Zaštita prirode (Jan 2018)

The peregrine falcon Falco peregrinus (Tunstall, 1771) in Serbia

  • Grubač Bratislav

Journal volume & issue
Vol. 68, no. 1-2
pp. 67 – 75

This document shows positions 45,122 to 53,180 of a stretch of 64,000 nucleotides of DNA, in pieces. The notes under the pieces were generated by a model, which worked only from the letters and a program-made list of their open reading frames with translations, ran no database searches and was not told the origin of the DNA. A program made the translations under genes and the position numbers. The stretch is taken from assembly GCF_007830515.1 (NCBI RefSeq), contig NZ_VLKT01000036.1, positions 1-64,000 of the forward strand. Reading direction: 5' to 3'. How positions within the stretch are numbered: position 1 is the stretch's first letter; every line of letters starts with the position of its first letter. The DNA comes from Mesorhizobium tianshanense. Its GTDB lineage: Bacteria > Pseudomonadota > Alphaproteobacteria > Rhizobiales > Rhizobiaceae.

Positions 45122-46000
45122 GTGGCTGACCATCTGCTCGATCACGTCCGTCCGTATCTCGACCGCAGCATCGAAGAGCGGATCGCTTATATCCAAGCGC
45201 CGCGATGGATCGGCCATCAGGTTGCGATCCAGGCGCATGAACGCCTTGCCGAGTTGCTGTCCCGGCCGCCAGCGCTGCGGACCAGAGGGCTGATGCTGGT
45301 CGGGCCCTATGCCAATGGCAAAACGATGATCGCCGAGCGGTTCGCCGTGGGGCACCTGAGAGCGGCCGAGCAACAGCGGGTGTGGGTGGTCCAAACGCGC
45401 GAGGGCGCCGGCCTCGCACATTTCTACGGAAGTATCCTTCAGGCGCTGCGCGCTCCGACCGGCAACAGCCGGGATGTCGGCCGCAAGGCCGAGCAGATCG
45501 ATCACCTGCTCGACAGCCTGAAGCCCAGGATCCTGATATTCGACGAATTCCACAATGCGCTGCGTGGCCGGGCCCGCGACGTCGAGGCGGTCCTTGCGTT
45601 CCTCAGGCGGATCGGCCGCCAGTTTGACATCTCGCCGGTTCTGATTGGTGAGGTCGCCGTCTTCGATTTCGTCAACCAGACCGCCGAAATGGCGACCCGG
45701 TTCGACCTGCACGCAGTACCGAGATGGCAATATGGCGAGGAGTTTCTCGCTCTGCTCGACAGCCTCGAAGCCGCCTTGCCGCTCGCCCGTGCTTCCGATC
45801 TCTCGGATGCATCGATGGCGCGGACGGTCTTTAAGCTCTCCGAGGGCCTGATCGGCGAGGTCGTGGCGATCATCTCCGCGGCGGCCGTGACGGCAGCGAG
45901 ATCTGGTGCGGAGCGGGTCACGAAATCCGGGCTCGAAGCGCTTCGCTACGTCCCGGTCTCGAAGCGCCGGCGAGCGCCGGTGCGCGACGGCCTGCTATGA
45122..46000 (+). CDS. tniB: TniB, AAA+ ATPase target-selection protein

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This paper presents an overview of summarized data on the distribution, population, trend, ecology (habitat, feeding and breeding) and threats to the peregrine falcon Falco peregrinus (Tunstall, 1771) in Serbia, with special reference to the recent period. Peregrine falcon is in general widely distributed sedentary bird, the habitat of which ranges from lowlands to high-mountainous areas at the approximate altitudes of 85 to 2500 m. Current, rather reduced breeding population from the period between 2014 and 2018, mostly occurs in the eastern, and much less in the southeastern, western, central and southern parts of the country. According to data for the period 1977-1997, one rather small population was breeding in the mountainous regions of Kosovo and Metohija. There is no reliable evidence of this species breeding in Vojvodina. In the distant past, the period from late 19th century to the 1970s, this species was very rare in Serbia. In the period 1977-1997, as well at the beginning of 21st century, the population increased from approximately 40-60 to 65-90 pairs. The current population exhibited a marked decline with the estimated 30-50 breeding pairs in the period 2014-2018. The peregrine falcon mostly breeds on the cliffs in rocky and hilly-mountainous areas up to 1.700 m of altitude. It mainly feeds on pigeons and doves, mostly Columba livia f. domestica, C. livia, C. palumbus, Streptopelia turtur and S. decaocto, as well as thrushes Turdus spp., common starlings Sturnus vulgaris, crows and many other birds. Peregrine falcon usually lays eggs from the second half of March to early April, while the young start leaving the nest from late May to mid-June. Breeding success is on average 2.3 young (varies between 1 and 4) per successful nesting (N = 53), whereas productivity is 1.9 young per pair (N = 64). Illegal killing of the peregrine falcons by pigeon breeders and hunters represents a major threat and a cause of 94 % mortality of the species, thus being a major problem of this species' conservation in Serbia.